Monday, April 9, 2012

So far, so good

The inevitability of frost in April caught up this week with the delusions of a record-hot March. Most flowering plants have been blooming two to three weeks earlier than usual. This gives rise to a vernal headiness, excitement shot through with anxiety. Everyone wonders: Will we lose all the fruit?  

The short answer from our observation around here is so far, so good. A great deal of stone fruit like cherries is already beading up. A lot of apples were just passing pollination, when the insects cease working the trees and the seed forms. Every day it makes a little more sugar and gains a bit more frost resistance.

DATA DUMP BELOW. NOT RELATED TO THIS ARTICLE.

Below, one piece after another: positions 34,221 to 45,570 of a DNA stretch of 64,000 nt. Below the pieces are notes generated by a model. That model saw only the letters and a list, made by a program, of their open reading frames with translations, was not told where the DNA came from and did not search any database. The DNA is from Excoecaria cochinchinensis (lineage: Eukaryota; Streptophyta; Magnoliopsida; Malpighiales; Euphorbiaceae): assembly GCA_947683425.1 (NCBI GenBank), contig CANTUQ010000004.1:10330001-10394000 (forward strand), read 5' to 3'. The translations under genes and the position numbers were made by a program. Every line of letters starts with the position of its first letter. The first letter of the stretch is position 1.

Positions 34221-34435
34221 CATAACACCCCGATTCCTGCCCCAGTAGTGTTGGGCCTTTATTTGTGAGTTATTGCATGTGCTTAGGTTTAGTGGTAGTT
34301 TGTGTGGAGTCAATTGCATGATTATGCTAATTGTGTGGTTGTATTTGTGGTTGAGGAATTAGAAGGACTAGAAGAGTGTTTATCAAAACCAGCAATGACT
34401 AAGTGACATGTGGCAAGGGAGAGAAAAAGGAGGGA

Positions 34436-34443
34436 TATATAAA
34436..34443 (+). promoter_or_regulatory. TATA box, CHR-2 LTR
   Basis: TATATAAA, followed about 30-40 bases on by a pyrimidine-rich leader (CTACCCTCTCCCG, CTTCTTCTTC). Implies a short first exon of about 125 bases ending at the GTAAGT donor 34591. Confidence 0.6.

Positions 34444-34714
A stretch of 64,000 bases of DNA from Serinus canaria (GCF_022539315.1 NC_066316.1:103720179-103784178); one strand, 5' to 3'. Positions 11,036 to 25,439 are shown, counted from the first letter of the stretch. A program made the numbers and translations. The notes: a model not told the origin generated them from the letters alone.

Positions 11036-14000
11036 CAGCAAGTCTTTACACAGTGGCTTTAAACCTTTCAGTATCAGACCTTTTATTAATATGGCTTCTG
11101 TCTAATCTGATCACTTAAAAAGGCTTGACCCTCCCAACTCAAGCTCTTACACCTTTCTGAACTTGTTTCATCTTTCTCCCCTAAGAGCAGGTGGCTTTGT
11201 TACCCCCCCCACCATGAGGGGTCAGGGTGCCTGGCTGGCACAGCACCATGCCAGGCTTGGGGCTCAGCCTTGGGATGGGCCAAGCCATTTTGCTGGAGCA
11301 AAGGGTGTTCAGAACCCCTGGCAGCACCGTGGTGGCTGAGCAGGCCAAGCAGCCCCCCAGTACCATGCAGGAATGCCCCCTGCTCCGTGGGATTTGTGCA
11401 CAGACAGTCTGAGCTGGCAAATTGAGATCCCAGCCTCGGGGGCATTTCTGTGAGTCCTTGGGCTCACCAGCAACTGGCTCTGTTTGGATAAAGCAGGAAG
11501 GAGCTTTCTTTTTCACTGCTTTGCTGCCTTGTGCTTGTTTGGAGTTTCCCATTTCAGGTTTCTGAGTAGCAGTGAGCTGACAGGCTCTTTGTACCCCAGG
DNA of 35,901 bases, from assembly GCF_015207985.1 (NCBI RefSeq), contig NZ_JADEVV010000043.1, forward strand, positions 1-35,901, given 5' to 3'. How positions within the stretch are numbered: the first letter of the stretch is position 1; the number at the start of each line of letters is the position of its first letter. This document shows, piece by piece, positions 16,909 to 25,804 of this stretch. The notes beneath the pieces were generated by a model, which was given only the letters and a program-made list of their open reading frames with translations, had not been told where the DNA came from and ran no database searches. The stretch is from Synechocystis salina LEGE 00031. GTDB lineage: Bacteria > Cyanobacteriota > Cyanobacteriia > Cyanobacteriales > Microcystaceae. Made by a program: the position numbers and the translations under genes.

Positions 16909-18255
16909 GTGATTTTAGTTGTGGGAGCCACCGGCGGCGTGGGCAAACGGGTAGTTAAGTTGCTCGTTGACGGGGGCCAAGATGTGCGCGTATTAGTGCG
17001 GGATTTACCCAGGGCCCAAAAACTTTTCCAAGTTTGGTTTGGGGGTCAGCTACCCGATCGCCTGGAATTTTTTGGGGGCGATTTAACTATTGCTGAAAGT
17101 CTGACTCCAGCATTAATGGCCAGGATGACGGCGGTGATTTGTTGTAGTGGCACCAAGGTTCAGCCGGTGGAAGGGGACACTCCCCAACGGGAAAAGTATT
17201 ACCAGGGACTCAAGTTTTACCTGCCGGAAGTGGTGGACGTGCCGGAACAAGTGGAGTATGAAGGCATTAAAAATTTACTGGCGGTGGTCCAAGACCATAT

A real freeze in the 20s could still wreak havoc, but frost is a surface condition rather than a thermal fact. We don’t understand how, but frost seems to develop at dawn or in the wee hour,s even when the temperature is above 32 degrees. Can somebody explain this brush with loss we often see in the late spring?

Two apple trees in Hinton show their endurance after two nights of frost. 
On the right a ‘Wolf River’ already has tiny pinheads of green seed. If it 
turns brown, the fruit has been lost. The left tree is still being actively worked 
by thousands of insects, proving its pollination is proceeding.

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